Which Joe gave his name to ‘sloppy joes’? We look at five interesting sandwiches and their lexical origins.
A plane figure with seven straight sides and angles.
- ‘They wore dark blue and red armor, and had a gold heptagon tattooed over their elongated green faces.’
- ‘In this case, all of the points lying along a line through this circle's center and perpendicular to the plane of the heptagon are equidistant from the polygon's vertices.’
- ‘High above us, the great heptagon of the Winter sky: Capella, Aldebaran, Rigel, Sirius, Procyon, Pollux, and Castor (with Saturn nearby) - with Betelgeuse in the center and the Milky Way cascading through, just to the left of Orion.’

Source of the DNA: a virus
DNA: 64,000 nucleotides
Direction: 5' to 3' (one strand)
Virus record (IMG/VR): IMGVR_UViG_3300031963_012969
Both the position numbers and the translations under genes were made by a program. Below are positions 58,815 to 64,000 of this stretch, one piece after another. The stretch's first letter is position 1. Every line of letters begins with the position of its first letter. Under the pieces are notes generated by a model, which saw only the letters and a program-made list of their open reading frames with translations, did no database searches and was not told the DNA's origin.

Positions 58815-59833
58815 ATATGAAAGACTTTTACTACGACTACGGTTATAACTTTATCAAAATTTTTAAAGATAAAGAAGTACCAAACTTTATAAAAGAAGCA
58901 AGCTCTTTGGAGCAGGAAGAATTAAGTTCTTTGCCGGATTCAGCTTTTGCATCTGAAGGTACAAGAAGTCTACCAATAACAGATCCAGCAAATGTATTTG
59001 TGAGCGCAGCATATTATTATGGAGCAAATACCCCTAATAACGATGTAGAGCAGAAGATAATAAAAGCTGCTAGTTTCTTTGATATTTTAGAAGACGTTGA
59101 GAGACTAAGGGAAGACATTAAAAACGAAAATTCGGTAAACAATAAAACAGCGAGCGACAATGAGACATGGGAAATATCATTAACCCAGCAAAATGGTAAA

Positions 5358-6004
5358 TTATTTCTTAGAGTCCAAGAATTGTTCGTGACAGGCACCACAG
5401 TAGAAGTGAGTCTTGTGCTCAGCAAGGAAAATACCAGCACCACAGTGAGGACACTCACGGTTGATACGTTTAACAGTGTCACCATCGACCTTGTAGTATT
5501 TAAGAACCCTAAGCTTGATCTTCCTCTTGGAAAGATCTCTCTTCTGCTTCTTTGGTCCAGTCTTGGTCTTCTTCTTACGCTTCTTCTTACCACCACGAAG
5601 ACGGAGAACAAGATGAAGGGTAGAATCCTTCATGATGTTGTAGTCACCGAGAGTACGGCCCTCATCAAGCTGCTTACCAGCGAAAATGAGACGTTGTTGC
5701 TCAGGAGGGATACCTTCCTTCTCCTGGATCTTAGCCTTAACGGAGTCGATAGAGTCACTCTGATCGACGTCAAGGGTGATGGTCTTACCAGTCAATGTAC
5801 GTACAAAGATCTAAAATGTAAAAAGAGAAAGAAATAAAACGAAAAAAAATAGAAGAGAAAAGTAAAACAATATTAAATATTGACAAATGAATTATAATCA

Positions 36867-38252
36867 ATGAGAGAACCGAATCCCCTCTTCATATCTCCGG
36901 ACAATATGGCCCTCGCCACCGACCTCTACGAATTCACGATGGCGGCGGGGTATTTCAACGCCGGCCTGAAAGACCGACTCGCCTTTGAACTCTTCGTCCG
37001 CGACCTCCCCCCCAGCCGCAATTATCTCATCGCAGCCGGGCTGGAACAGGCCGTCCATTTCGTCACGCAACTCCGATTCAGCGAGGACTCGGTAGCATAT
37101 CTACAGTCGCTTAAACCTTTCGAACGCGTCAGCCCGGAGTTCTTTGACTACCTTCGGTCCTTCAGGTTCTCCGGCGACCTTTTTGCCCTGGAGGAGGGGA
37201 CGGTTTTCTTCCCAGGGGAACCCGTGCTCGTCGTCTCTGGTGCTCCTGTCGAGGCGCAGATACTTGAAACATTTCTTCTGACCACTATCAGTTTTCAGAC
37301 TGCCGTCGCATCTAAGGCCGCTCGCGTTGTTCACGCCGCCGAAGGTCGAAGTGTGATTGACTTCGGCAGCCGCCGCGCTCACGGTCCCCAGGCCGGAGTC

- ‘The book promptly answered his question: A heptagon has seven sides.’
- ‘Construct a heptagon, given the seven points that are the midpoints of its sides.’
- ‘A heptagon whose sides have length 2 is too large to fit tightly around a circle with radius 1.’
Late 16th century: from Greek heptagonon, neuter (used as a noun) of heptagonos ‘seven-angled’.
We take a look at several popular, though confusing, punctuation marks.
From Afghanistan to Zimbabwe, discover surprising and intriguing language facts from around the globe.
The definitions of ‘buddy’ and ‘bro’ in the OED have recently been revised. We explore their history and increase in popularity.